How The World's First OatMeals Cafe Has Reimagined The Use of The Traditional Grain

“I really believe that if you start your day with oatmeal you normally make better decisions throughout the rest of your day… So, this brand has a lot of legs in today’s world,” says Stephens.


On this episode of Emerging Brands, Samantha Stephens, chef and founder of OatMeals shares with Foodable the origins of her single-ingredient fast casual concept and how she built it from the ground up.

OatMeals is the world’s first oatmeal cafe located in Greenwich Village, a neighborhood in New York known for its brownstones buildings. Stephens believes her brand in very on-trend right now especially with the rise of the health movement and all the benefits and versatility that oats have to offer.

What sets this concept apart is the fact that not only it is a business concept that revolves around oats, but also the fact that it aims to evaluate the way traditional breakfast meals involving oats have been regarded for decades.

“So, it’s a build-your-own toppings bar. We’re sort of putting a non-traditional twist on old-fashioned oatmeals...,” says Stephens. “The more and more I ate oatmeal the more I realized it’s very similar to risotto or rice… You could really think about it as like a savory side dish. It’s so versatile! It sort of adapts well to any kind of topping you put on it…”

Stephens went on to explain how she experimented with the grain by adding parmesan cheese, cheddar cheese, truffle oil, goat cheese, eggs, and bacon. She offers savory oatmeals as well as the traditional breakfast and sweet oatmeal offerings.

Listen to the podcast above to learn about how Samantha Stephens gained the confidence to build this business, the challenges she faces when figuring out a reasonable price point for her menu items, and how her concept aims to stay relevant in the food world in terms of trends.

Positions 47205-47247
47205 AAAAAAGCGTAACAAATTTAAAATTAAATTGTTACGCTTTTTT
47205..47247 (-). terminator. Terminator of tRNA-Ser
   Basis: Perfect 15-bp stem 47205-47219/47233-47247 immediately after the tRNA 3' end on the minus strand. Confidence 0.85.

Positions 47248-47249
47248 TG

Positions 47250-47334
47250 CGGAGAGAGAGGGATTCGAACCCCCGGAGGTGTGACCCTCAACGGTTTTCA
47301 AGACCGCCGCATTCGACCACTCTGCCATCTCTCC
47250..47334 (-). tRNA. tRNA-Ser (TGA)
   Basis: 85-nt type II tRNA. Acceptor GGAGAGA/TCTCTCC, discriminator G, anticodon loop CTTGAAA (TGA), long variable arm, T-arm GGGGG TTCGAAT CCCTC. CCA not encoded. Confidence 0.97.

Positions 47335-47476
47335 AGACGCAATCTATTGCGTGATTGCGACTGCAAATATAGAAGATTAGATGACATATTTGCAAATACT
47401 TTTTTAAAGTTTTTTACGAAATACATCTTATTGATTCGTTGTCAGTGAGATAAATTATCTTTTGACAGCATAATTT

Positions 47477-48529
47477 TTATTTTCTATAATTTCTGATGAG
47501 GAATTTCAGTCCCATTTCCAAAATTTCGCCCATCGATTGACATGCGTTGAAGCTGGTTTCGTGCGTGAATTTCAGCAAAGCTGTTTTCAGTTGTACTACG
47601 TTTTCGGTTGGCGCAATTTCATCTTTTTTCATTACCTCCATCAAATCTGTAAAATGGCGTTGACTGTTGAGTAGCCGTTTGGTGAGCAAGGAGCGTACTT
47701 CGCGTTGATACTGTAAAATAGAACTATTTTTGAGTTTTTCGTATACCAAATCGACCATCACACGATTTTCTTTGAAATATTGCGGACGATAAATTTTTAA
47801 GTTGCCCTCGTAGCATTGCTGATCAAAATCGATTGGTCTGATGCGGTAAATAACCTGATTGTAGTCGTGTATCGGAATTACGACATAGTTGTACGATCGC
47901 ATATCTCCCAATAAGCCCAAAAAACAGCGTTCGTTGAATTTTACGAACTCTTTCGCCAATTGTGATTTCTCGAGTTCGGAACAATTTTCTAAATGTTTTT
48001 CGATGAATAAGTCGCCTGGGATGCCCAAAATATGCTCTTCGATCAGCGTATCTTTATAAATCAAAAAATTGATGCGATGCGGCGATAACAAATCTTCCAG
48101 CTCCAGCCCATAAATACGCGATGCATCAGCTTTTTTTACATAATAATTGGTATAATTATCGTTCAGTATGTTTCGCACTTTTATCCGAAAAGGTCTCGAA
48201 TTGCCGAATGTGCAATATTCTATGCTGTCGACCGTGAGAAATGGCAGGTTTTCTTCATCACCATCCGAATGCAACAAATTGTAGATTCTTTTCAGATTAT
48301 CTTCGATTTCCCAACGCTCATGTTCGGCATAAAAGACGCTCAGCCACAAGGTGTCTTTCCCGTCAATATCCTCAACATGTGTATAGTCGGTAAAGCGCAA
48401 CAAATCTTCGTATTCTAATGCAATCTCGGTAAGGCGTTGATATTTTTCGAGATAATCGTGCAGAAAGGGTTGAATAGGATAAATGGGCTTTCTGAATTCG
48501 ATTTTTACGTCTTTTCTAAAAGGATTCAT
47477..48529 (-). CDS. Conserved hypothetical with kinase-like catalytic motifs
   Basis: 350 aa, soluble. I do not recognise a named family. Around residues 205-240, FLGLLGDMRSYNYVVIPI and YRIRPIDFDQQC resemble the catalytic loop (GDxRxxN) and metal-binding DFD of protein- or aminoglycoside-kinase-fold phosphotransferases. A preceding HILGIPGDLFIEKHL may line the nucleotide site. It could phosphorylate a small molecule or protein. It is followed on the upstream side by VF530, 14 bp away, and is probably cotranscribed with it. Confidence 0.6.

To learn more about the Shark Tank-backed concept—OatMeals— check out the The Barron Report Live video interview below!

Culinary Cannabis with The Herb Somm, Jamie Evans

Cannabis is introducing a whole new aspect of the restaurant industry. With the emergence of some of the most renowned chefs beginning the process of developing menu items related to CBD and Cannabis, to CBD taking the lead currently in the approval process via the recently approved $867 billion Farm Bill which allows for use of CDB in food-related items. What we are seeing is a massive early adoption to integrated food and menu concepts by restaurants and experts around the US. I get a chance to explore the idea of tasting and pairing Cannabis related items with food and wine with Jamie Evans, the Herb Somm as we discover new aspects to the integration and new age of unique ingredients.

I continue to be surprised in the advancements of ingredients, flavors and culinary techniques that chefs are integrating every year, but 2019 seems to be the year of Cannabis and will surely be a major campaign topic in the upcoming 2020 presidential election. A small or possibly huge setback is the recent banning of CBD products by restaurants in NYC. However, this action is not without a fight when you consider Andrea Drummer. Drummer, a former drug counselor turned definitive expert on edibles and cannabis is pushing back on the bizarre circumstances that have led to CBD being banned as a food additive, even as its legality has been firmly established. It appears that this new form of creativity in food will face a bit more in the way of challenges this year.